Next I check along the track to the end of the Peco turnout, same gauge, same method.

Having found an area about half an inch long that is a little tight in gauge, I bring out a flat file and grind off a little material, re-check the gauge until it is all okay.

     I should not leave the impression that there is anything wrong with Peco turnouts, as practically all of the ones I have on the layout do work fine. Nor should I leave the impression that problems don’t happen with other turnouts. As I mentioned above, I have had to rebuild four Shinohara turnouts due to inadequate electrical performance, though there are probably 20 other Shinoharas on the layout that are fine. It is only my Simpson No. 5 switches that have been utterly problem free.
     I continue to feel surprise that this turnout gauge problem is cropping up, and it seems to require vigilance to keep it under control, but both the check and the fix are easy, so not a real burden. And of course the reward is that operation in this area now works fine.
Tony Thompson

Friday, July 13, 2018

The “rookie test”

I was recently reminded of something that I had first done years ago, when I and my layout lived in Pittsburgh, PA, and sometimes visiting operators would bring equipment to include in an operating session. Essentially, all I did was tell them that the cars had to meet my operating standards (I have described my operating standards in some previous posts, particularly in this one: http://modelingthesp.blogspot.com/2011/03/model-freight-car-standards.html ), but I called my test a “rookie test,” with their car(s) as the rookie(s) in question. I will return in a moment to what that test involved, but first let me explain what brings it to mind now.
     I hate to mention it, but my very good friend, the late Richard Hendrickson, for all his considerable skills in researching and building model freight cars, did not actually operate them, as the layout he was building never reached operational status. The cars lived in display cases, so there was no need to think about operation. But when he came to Pittsburgh in 1989 as part of a trip to attend an RPM meet in Troy, New York, he brought along a bunch of his freight cars so they could run on my layout. In addition, he had planned to photograph them on my layout, and the photos would be used in one of editor Bob Schleicher’s “Prototype Modeling” features in the then-thriving Railmodel Journal magazine. (It was published in the issue for January 1990, pages 10-13).
     All that was fine, and I was flattered to have my layout as the setting. But as they came from the carrying case, the cars were inoperable. First, most had truck screws turned down tight. This kept trucks aligned with the long axis of the car, making them easy to take out or put into Richard’s display cases. But of course cars like that can’t operate on any but dead straight track. Second, couplers had been painted a lovely rust color, but the paint in many cases had glued the knuckles shut. And third, most trip pins on his Kadee couplers were far too low, and would hit road crossings or even high ties on my layout.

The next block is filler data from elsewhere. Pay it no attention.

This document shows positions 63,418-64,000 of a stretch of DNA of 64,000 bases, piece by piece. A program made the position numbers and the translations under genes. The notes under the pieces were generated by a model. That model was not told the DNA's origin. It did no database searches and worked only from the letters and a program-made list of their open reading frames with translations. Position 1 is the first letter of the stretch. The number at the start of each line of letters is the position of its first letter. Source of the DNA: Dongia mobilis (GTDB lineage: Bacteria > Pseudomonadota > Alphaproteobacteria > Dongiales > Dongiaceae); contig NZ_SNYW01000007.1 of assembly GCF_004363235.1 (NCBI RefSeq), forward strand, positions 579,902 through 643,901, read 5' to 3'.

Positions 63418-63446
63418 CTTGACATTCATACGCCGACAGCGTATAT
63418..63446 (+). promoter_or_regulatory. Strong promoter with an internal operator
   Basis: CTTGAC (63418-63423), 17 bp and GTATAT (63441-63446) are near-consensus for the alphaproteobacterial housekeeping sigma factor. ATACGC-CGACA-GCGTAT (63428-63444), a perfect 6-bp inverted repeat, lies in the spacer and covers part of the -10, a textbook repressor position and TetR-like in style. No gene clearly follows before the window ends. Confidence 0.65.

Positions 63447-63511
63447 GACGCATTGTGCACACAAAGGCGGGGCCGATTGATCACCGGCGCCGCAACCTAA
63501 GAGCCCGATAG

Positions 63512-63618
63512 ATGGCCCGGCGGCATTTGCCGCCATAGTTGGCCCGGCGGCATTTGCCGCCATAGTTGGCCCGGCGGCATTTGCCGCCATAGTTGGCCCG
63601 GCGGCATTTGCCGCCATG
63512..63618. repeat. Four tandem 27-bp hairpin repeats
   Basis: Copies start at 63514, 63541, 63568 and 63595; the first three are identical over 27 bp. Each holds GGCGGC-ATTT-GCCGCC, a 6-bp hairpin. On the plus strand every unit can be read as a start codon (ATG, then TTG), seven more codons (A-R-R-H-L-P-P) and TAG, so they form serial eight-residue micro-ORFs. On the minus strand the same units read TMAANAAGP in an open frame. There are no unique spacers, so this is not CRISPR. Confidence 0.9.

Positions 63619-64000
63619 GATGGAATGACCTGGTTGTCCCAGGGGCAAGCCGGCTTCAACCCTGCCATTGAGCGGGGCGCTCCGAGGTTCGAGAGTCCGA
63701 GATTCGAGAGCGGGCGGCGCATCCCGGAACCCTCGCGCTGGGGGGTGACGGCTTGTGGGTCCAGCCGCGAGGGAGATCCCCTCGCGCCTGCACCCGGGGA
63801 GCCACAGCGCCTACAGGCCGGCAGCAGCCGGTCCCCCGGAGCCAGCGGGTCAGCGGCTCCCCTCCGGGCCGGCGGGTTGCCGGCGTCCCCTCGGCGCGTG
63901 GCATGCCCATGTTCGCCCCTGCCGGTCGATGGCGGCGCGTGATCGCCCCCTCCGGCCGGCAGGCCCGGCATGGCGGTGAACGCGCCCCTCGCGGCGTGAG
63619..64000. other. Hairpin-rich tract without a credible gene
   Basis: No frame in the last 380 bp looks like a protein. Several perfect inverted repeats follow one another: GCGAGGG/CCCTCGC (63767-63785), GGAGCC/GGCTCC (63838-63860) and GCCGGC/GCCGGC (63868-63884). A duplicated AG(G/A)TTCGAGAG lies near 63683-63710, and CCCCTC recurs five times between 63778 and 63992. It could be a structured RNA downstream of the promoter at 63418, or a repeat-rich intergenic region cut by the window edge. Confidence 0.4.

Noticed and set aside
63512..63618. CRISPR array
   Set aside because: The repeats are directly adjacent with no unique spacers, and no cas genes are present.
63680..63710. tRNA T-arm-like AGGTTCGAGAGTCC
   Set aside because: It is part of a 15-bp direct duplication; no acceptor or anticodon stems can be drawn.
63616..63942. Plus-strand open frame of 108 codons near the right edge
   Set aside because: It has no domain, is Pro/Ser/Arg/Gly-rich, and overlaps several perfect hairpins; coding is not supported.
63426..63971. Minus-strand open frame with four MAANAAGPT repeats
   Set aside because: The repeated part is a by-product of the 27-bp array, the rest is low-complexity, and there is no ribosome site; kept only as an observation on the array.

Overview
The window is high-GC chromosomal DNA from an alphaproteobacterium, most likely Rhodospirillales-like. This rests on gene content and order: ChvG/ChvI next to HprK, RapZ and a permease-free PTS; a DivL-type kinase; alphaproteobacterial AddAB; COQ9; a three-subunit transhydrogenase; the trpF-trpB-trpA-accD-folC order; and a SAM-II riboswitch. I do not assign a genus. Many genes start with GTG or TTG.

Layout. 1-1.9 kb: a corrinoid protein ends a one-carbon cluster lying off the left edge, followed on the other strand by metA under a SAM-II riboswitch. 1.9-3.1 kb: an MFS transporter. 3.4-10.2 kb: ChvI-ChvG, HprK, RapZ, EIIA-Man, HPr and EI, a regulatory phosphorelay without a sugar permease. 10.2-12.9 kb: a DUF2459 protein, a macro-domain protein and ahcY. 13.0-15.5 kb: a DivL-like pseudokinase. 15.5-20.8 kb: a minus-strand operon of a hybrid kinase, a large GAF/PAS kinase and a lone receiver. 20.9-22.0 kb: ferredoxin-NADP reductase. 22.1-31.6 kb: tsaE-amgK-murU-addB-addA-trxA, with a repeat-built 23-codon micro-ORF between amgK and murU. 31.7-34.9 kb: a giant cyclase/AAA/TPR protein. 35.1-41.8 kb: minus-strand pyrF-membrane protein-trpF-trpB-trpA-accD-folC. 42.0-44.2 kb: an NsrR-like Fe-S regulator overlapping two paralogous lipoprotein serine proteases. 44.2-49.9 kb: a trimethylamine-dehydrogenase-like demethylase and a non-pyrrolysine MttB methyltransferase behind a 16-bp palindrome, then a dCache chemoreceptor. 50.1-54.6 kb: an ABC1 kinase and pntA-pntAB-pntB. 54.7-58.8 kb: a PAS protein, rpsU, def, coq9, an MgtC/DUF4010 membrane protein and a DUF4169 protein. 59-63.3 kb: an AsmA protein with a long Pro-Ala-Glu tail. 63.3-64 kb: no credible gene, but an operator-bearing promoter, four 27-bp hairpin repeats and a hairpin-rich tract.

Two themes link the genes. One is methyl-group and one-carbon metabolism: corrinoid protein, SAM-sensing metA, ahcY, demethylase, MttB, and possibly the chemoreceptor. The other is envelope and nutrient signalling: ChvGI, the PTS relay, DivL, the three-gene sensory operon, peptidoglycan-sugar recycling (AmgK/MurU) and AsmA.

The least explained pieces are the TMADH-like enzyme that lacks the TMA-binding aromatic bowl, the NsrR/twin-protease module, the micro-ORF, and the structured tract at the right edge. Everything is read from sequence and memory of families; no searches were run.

I trotted out the “rookie test” system, and most of the cars were quickly corrected and put into operation, as indeed was usually the case with other visiting operators’ cars. But what brought this to mind? I inherited most of Richard’s freight car fleet, and there are still a few entering operation on my layout for the first time. I most certainly do exercise the rookie test on each one, to make sure it can run all right.
     All right, so what’s the rookie test? First, it involves checking coupler height. This mostly means the coupler head is at the same height above the rails as the Kadee coupler gauge.

When this test isn’t met, it may mean adding a truck washer to increase coupler height, or perhaps some material removal on the body bolster or truck bolster to decrease height.
     But also it should mean checking the trip pin height. This height really only has to be sufficient to be above the rail head in most situations, but the shelf at the bottom of the Kadee gauge allows one to be conservative and set the trip pins a bit higher than the rail head. I usually do this.

     Third, and very important, couplers must swivel freely and the knuckles must freely open, and then spring back closed when released after opening. This is where paint is the culprit, as it gets into the mechanism and prevents the coupler spring from doing its job. This is not always an easy fault to fix, but touching a brush wet with paint thinner to the knuckle area usually works.

     Last, I check truck swing. The truck should rotate freely and be capable of wide swings. It’s easy to correct if loosening the truck screw fixes it. Of course that may not always be true, as with the brass car seen below, where shortening the spring on the truck screw may be necessary.

     As I said above, I still use the rookie test on any car not recently operated on the layout, just to make sure. Most of my cars today are fine, but I still like to check. And I still double-check any of my Richard Hendrickson cars!
Tony Thompson

Tuesday, July 10, 2018

SP’s whaleback tenders

Southern Pacific steam power had many distinctive features, some of which (like the cab-forward articulated locomotives) were so distinctive as to practically constitute signature power of the railroad. Lesser power often exhibited features different from other railroads, too. The one I am writing about today is the so-called “whaleback” tender. This was called a “semi-cylindrical” tender, classed as SC types by SP, and that is a good description of these half-cylinder shapes.
     Many of the larger SC tenders were built for cab-forwards, and in later years, as some of the older cab-forwards went to scrap, were re-purposed for other locomotives. But there was a smaller class of 7300-gallon tenders that were built new by Baldwin for Consolidations in 1903. These continued in service on a range of smaller steam power in the late steam era.